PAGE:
"There Goes the Bride" by M.C. Beaton: Book Review

"There Goes the Bride" by M.C. Beaton
Minotaur, 277 pages, $24.99
Reviewed by David Marshall James

When Janet Evanovich's Stephanie Plum reaches her mid 50s, she'll probably be a lot like M.C. Beaton's Agatha Raisin, veteran of twenty mystery novels.

As Aggie could inform Steph, she'll no longer be turning the head of a good-looking, eligible bachelor, much less two of them. Instead of throwing on jeans and a T shirt, she'll be vainly tottering on too-high heels, packing on face creams and powders, and forking out for frequent touch-ups on her hair tinting.

However, the diet will still be grab-on-the-go: With Agatha, it's pub lunches, Chinese, and frozen curries. Speaking of pubs-- the Red Lion is the local one in Agatha's home village of Carsely, in the English Cotswolds-- this novel features an hysterical subplot in which Agatha saves the Red Lion.

Seems what Agatha protests as "the nanny state"-- she's never short of a pungent criticism or observation-- is resulting in the closure of many public houses across the United Kingdom, as the smoking ban is keeping ciggie lovers at home in droves.

Agatha, a former P.R. maven and confirmed nicotine addict, spearheads a fundraiser to construct a "smoker friendly" addition to the rear of of the public house.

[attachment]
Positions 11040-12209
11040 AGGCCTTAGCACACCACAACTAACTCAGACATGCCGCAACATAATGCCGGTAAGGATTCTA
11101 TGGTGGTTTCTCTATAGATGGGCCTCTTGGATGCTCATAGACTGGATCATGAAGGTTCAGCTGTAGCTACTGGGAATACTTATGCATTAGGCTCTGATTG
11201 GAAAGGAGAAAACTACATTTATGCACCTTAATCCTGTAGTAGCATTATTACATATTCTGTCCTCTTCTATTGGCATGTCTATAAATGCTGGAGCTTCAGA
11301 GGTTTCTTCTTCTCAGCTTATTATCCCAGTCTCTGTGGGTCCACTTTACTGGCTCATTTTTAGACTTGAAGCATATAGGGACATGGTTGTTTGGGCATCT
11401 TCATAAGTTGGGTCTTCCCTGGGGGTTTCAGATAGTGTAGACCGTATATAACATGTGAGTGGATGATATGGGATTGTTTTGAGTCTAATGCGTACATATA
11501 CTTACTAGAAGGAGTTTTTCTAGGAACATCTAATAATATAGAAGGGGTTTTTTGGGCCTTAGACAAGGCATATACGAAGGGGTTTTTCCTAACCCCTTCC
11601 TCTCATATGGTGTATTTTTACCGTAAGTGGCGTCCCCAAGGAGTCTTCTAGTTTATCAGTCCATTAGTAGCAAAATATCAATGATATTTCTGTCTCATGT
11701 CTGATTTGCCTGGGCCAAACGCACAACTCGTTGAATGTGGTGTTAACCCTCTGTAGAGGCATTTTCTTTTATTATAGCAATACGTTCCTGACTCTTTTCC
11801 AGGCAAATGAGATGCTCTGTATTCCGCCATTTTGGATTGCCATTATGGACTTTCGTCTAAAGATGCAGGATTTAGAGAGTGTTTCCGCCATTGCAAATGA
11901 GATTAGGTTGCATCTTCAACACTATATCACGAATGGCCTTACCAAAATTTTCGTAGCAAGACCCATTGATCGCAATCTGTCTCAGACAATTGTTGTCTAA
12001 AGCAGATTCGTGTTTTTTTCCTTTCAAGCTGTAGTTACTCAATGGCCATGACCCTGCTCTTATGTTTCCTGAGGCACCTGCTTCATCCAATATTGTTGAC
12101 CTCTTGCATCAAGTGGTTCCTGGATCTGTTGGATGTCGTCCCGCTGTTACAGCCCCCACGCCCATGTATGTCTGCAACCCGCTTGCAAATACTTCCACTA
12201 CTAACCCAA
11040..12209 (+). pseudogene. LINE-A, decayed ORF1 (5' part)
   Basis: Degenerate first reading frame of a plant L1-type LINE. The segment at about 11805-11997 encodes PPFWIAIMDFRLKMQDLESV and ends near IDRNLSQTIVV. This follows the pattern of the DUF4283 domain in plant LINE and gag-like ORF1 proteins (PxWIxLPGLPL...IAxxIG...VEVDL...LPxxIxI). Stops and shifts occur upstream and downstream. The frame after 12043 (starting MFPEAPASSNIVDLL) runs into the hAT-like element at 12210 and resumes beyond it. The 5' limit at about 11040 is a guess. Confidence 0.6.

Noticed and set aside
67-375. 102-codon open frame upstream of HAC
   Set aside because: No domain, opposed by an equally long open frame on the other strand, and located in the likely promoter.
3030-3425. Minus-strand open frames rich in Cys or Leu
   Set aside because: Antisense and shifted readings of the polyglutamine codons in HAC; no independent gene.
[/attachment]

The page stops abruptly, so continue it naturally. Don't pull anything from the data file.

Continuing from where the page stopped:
Such subplots speed the book along, while the main storyline involves the murder of Agatha's ex-husband's, James Lacey's, trophy-wife-never-gonnabe on their wedding day. Readers will recall that James ditched Agatha because he wanted to become a monk. Instead of pursuing that dream to its cloistered close, he settled on being a travel writer, currently working on a guidebook to historic battlefields.

The protagonist and all her employees at the P.I. agency in Mircester have been invited, as much to fill up the groom's side of the church as to chuck sursies onto the pile at the gifts table.

Agatha, at first a prime suspect, is soon hired by the bride's mother to investigate the case-- at least for a short while. That Aggie-- she can get too nosy, upending everyone's dirty secrets.

As usual, author Beaton has Aggie hoping and hopping through many romantic misadventures, ranging from the merely embarassing to the truly perilous. Even her young protegee, Toni Gilmour, winds up entangled with the wrong sort of chap.

Beaton's Agatha Raisin mysteries dish up a tasty mix of character, plot, and setting. The solution to the main storyline herein could scarcely qualify as a head-scratcher, yet it affords plenty of action, and the aforementioned subplots help the novel add up to yet another delightful outing in this series.

Although not as uproarious as Stephanie Plum, Agatha Raisin provides her own fun, and gobs of it. Moreover, any British mystery that ends with the word "sherry" has got to be worth a lookie-loo.

* * *